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I am building a project for a robot on breadboard, and I have come across the need for a voltage regulator. I have an existing voltage regulator, but it will not fit into the holes on my breadboard. As a result I have begun to look for a new voltage regulator that will fit into my breadboard. I ran into this voltage regulator with the datasheet here https://www.jameco.com/Jameco/Products/ProdDS/902071.pdf, and in the datasheet it seems to say that the lead width is 0.69 - 0.94. I don't understand why the width of the lead would change and is displayed as a range and which part of the range to count as the lead width. My breadboard only accepts wires between 20-28 AWG. I was wondering if the regulator would fit well into the breadboard without being forced.

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The lead widths are merely specified as a range on the datasheet, for various reasons ranging from simple tolerances to manufacturing process changes. Voltage regulators are also notorious for having rectangular (instead of round or square leads) that are wider than breadboard holes will allow.

When I need to use a voltage regulator on a breadboard but it won't insert, I usually solder some small jumper wires onto it similar to how I would use a panel-mount potentiometer:

Potentiometer with leads

The leads can then be inserted in the breadboard easily.

However, with a voltage regulator, you need to be careful that it has proper air circulation and/or heatsink.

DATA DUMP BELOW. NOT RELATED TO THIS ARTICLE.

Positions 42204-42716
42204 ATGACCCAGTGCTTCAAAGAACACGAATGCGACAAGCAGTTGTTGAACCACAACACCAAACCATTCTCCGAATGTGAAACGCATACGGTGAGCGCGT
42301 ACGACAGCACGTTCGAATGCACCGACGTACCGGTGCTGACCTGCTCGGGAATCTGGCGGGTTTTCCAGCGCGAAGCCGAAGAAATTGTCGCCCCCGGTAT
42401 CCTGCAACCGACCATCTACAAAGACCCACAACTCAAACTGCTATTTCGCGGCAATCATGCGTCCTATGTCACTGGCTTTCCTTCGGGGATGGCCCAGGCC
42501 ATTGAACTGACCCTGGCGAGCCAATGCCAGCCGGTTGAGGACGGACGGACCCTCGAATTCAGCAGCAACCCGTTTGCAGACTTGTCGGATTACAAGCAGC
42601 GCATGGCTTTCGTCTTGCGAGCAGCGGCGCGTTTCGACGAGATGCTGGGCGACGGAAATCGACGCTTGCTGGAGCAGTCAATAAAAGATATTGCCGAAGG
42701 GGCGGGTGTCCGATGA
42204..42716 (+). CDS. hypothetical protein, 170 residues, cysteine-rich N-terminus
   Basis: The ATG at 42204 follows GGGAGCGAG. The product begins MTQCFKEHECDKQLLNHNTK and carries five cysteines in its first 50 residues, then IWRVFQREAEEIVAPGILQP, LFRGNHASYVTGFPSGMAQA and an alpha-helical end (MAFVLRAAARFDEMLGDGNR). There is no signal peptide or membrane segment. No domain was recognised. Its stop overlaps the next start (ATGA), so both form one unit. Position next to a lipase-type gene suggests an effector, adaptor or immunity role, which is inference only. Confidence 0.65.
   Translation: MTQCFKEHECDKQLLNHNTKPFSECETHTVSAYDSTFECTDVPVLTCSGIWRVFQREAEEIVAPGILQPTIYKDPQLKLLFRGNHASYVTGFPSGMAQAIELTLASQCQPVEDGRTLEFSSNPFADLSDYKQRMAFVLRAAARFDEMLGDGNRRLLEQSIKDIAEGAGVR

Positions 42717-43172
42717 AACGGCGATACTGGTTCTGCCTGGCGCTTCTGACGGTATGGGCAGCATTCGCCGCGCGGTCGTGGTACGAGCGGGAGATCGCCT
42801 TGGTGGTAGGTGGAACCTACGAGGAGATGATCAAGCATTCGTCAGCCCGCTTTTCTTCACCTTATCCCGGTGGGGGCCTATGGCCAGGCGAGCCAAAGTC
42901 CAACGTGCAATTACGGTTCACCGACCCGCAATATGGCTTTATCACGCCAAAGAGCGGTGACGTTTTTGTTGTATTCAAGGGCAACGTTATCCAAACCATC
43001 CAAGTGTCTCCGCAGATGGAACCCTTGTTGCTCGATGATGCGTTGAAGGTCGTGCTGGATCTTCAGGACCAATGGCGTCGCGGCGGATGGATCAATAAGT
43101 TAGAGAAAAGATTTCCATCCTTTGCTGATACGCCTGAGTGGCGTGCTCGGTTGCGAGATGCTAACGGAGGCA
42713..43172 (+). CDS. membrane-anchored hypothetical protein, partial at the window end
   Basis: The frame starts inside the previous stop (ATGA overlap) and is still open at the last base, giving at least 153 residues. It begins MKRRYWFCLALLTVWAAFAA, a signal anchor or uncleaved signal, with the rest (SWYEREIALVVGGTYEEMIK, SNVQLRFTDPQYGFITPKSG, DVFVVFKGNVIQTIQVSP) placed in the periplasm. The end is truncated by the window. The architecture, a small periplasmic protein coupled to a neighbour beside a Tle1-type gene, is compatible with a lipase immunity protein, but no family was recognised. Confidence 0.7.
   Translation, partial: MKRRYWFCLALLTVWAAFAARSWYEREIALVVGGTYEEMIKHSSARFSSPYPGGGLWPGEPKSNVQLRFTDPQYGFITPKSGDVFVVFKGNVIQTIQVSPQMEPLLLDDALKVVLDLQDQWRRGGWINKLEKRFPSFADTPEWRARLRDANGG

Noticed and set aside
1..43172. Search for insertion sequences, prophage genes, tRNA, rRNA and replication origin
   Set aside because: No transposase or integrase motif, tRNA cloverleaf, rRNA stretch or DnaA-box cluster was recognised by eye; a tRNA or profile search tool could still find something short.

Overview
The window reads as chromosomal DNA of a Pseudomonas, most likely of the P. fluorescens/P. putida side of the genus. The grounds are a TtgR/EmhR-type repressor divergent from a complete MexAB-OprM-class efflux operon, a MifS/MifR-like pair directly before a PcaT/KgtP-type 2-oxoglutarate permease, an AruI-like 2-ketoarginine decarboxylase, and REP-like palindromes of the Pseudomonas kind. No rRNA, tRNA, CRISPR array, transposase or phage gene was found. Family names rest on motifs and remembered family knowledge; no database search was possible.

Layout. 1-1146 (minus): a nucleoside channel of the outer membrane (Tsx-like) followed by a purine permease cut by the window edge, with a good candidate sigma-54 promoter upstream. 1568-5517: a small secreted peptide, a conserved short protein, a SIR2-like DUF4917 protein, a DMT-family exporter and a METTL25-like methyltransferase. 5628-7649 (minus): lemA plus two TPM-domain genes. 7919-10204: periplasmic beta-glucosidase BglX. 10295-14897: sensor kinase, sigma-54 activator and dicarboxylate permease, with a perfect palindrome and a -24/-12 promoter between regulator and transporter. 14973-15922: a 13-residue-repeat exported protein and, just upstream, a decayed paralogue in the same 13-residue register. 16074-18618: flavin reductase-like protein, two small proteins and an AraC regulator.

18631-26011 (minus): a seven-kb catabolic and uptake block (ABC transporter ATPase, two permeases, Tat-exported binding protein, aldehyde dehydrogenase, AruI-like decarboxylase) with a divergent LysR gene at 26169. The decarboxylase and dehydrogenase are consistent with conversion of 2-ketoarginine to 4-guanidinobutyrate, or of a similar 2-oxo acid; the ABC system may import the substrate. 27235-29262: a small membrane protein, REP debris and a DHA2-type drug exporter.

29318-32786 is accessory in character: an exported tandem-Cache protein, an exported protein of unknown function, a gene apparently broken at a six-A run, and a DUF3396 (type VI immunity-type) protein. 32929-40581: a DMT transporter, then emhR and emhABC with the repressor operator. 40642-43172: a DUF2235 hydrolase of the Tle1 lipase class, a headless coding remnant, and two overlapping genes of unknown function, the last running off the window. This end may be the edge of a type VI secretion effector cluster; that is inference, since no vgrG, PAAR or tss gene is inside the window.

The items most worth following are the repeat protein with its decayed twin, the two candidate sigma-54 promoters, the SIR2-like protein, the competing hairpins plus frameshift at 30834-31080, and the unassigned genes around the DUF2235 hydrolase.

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Why don't you just use the regulator that you have now. Find some short lengths if bare wire that do fit into your breadboard. Then cut three short pieces of this wire and butt solder then along side the regulator leads with the ends sticking out enough so they'll go into the breadboard.

When you add extension wires to a component for use in a breadboard it can be the best idea to lay the part down flat instead of expecting a small number of flexible wires to hold a big part up in the air.

The leads width specification in data sheets shows a range because it is not possible to make the leads all exactly a certain dimension. There will be variation. The vendor specified range covers this tolerance plus a reasonable guard band.

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Any regulator in a TO-220 package should have the same lead dimensions. The size range shown is the allowable range of sizes according to the JEDEC standard.

I just tried putting a TO-220 transistor into a plastic breadboard, and it fitted easily - but its leads may be at the small end of the allowable range.

You could solder some #22 or 24 solid wire to the regulator pins, and insert those wires into the breadboard.

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